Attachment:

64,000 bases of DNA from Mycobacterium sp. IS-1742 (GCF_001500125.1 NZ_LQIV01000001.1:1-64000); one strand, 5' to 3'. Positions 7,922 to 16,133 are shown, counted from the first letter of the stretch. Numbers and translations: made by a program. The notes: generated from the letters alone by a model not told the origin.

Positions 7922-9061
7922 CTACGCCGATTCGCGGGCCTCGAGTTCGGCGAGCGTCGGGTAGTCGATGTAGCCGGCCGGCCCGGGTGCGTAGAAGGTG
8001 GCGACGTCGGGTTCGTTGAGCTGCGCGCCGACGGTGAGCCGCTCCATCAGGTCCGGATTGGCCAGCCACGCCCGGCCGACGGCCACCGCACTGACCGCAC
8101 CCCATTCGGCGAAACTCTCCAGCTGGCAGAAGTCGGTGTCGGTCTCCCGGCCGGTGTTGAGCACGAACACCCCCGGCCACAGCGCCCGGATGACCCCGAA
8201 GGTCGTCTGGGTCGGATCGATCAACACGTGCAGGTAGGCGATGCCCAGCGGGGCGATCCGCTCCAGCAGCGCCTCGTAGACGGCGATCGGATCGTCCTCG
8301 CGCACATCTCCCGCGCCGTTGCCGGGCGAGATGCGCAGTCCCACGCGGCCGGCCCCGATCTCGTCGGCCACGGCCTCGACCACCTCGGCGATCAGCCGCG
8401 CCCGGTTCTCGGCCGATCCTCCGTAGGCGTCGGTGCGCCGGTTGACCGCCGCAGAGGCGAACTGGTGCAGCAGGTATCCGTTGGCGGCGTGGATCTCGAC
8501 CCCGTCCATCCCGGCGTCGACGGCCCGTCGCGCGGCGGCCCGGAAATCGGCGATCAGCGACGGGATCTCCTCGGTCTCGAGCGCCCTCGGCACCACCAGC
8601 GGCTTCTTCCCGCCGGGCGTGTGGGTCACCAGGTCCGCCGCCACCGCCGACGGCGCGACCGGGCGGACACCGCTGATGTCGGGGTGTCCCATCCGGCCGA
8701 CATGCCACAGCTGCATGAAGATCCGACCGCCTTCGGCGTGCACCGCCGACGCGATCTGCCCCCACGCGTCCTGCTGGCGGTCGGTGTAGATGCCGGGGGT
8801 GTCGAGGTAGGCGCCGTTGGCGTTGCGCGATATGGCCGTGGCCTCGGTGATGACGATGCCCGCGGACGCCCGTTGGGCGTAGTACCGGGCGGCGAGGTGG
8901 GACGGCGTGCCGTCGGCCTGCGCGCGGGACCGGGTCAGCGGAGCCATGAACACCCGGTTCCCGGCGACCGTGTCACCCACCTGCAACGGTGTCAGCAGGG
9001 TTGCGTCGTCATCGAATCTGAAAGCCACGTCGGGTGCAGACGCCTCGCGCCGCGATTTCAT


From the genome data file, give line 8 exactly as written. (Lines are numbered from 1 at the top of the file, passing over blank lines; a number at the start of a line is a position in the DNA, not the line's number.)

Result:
8401 CCCGGTTCTCGGCCGATCCTCCGTAGGCGTCGGTGCGCCGGTTGACCGCCGCAGAGGCGAACTGGTGCAGCAGGTATCCGTTGGCGGCGTGGATCTCGAC